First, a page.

BEV sales in Europe exceed a million units in first 10 months of 2022
While Europe’s new car market grew by 14% to 903,533 units, battery electric vehicle sales rose by 15% to 119,600 units; year-to-date, BEV demand increases by 24% to cross a million units in first 10 months of CY2022.
In October, the European new car market grew by 14% registering 903,533 new vehicles. This marks the third consecutive month of growth in 2022 when compared with last year. Felipe Munoz, Global Analyst at JATO Dynamics, commented: “In October 2021, the market was facing the worst of the semiconductor crisis, but one year on, it has understood the challenge and is learning to deal with it”.
Positive results seen in August, September, and October have not however been enough to offset the losses felt during the first seven months of the year. The year-to-date volume in this period totalled 9.09 million units, down by 8%. When the pandemic hit the European market during January and October in 2020, volume totalled 9.67 million units.
Munoz added: “The impact of the shortage of new cars at dealerships, alongside economic and geopolitical uncertainty, have been more damaging to sales volumes than the lockdowns of 2020. As OEMs adapt to this new reality, consumers are also understanding that they face longer waiting times than they used to for new cars.”
Volkswagen Group drives growth
October’s growth is partly explained by the strong performance from Volkswagen Group. The German manufacturer registered 230,115 units – a 40% volume increase driven mainly by Audi, Skoda and Cupra.
This is, however, considerably lower than the 281,700 units registered in October 2020, and the 302,000 (approximate) units registered in October 2019.
Toyota also performed well with sales up by 47%, outpacing results from 2019 and 2020 thanks to the success of its latest launches. Lexus saw its volume decline by 14%. Ford increased registrations by 35% thanks to the Puma and Fiesta but was unable to match volumes from 2019 and 2020, at 77,600 and 60,600 units respectively.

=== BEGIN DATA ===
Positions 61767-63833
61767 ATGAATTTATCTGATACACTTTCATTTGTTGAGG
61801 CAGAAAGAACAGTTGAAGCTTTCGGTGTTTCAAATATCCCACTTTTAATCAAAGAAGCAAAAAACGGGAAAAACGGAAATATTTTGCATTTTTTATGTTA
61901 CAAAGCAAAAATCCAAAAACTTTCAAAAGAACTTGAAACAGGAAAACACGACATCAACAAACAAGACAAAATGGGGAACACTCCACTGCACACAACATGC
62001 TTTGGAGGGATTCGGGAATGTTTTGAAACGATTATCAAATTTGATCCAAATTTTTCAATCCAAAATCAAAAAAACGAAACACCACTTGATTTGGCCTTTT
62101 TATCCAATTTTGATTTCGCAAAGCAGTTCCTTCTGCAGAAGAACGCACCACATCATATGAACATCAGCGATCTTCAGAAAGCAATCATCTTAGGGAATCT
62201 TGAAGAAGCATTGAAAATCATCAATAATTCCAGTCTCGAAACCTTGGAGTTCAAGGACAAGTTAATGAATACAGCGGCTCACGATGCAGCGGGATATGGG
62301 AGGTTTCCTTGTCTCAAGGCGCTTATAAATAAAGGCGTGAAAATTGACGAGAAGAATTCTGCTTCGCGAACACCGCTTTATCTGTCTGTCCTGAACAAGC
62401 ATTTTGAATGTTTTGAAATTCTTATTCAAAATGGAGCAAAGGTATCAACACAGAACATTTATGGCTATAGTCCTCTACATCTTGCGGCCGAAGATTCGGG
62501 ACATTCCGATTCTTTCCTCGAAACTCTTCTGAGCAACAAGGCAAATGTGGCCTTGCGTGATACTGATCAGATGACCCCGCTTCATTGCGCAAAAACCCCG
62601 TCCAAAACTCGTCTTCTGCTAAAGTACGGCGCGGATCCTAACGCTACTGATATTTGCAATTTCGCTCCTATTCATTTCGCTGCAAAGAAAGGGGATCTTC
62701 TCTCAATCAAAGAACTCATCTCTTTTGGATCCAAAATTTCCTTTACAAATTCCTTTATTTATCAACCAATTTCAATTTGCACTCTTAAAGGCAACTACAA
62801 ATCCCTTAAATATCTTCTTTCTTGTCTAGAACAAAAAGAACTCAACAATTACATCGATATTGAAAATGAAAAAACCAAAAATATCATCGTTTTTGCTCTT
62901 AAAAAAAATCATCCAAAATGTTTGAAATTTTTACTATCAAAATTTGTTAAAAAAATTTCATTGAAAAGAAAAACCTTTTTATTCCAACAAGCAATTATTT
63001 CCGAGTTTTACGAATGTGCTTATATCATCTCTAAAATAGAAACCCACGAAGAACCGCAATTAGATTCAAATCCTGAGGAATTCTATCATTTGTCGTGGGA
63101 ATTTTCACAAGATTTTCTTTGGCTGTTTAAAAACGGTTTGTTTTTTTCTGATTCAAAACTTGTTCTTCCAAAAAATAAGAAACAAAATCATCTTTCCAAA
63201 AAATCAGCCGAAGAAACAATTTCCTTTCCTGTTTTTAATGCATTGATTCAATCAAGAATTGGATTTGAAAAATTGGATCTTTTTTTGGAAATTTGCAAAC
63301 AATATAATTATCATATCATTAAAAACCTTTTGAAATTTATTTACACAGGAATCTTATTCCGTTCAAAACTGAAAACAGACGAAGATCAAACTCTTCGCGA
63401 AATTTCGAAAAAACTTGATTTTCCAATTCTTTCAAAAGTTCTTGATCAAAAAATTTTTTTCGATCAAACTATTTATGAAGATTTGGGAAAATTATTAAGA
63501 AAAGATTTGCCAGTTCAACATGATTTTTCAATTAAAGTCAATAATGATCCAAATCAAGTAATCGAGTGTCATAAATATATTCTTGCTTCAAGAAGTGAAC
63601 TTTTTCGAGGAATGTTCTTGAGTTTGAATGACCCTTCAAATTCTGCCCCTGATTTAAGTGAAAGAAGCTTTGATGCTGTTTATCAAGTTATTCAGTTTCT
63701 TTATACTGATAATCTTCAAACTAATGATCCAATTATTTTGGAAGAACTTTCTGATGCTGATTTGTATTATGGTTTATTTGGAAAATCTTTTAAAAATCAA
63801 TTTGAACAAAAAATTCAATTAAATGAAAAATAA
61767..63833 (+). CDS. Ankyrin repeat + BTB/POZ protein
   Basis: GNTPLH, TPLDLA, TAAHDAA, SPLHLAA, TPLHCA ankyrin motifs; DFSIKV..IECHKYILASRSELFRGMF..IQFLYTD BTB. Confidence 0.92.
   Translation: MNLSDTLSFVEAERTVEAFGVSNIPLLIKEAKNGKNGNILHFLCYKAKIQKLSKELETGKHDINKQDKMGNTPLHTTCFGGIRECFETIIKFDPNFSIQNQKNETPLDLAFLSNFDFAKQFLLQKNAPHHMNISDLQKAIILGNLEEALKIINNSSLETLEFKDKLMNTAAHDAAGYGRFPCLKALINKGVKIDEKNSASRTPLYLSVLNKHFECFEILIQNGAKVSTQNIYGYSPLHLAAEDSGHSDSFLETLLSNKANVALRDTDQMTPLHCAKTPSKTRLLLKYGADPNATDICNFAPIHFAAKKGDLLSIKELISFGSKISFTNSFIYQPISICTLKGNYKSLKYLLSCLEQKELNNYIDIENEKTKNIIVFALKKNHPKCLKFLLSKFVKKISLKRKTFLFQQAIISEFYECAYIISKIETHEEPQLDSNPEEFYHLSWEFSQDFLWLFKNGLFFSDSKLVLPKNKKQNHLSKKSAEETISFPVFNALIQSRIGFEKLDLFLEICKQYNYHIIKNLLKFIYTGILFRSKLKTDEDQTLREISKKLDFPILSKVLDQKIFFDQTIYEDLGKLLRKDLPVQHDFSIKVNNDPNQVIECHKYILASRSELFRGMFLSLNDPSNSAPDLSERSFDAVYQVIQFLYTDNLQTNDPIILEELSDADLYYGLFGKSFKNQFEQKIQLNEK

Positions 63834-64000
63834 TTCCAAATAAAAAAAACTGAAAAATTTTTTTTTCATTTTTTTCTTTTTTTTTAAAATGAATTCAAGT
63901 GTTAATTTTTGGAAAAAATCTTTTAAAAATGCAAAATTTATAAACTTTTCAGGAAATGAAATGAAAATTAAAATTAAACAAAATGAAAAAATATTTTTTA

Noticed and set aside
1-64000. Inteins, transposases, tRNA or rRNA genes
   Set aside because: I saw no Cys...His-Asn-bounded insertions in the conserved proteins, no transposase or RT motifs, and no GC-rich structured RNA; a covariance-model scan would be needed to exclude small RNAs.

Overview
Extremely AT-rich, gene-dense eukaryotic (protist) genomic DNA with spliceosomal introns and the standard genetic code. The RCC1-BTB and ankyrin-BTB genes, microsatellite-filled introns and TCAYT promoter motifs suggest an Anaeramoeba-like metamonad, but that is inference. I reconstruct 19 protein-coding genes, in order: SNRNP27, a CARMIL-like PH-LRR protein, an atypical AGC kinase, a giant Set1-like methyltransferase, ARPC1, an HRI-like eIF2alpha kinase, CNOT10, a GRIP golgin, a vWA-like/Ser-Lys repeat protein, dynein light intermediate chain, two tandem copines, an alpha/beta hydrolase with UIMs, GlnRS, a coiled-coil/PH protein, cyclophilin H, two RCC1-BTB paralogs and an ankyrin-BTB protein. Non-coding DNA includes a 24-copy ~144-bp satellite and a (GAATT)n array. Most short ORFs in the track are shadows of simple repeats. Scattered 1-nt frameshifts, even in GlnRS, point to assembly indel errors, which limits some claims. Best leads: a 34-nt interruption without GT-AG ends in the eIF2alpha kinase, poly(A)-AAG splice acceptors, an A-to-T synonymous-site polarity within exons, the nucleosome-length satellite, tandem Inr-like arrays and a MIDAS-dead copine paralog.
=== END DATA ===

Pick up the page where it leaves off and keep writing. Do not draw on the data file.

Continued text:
October was a record month for MG as the Chinese manufacturer registered more than 12,000 new vehicles. In the same month last year, volume totalled 4,800 units, and just over 2,900 units in 2020. Munoz continued: “This success is explained by introduction of more appealing products, particularly their electrified range, at competitive prices. MG is proving that with the right offering, Chinese manufacturers can succeed in Europe.”
BEV registrations exceed 1 million units since January
Last month, EVs (BEV and PHEV) made up 23% of the total volume. Despite a volume increase of 15%, the market share for these vehicles remained the same as October 2021. BEV registrations totalled 119,600 units, up by 15%, while PHEVs registrations totalled 88,200 units, up by 13%. Year-to-date, BEV demand increased by 24% to reach 1,103,055 units.
Volkswagen brand led the market in October with a 12.7% market share – this figure rises to 25% with the inclusion of other the brands under the Volkswagen Group umbrella. Renault followed thanks to the success of the Megane E-Tech, while demand for the Zoe declined. BMW’s volume soared by 111%, with growth driven by the i4 and iX, making it the third most popular EV brand with a 7.1% market share.
Peugeot 208 is back at the top
Despite losing momentum in recent months, the Peugeot 208 has returned to the top spot in both the monthly and year-to-date model ranking – significantly ahead of the Dacia Sandero in second place. The 208 is likely to dethrone the Golf as Europe’s best-selling car by the end of this year.
The BEV ranking was led by two Volkswagen models – the ID.4 and the ID.3. Sales of the former continued to increase because of its key market position as a midsize electric SUV. In contrast, registrations of the ID.3 declined by 3% in October, and by 41% to 34,320 units year-to-date.
The third position in the BEV ranking was the Fiat 500, maintaining its position as the most popular electric car since January, excluding Tesla’s models. The Renault Megane E-Tech became the fifth most popular EV in Europe, outselling rivals such as the Cupra Born and Nissan Leaf by a significant margin.
Polestar entered the top 10 due to a strong performance from the Polestar 2 – the best-selling premium EV in October, ahead of the Tesla Model 3 and BMW i4. Notably, the latter became the most popular electric BMW.
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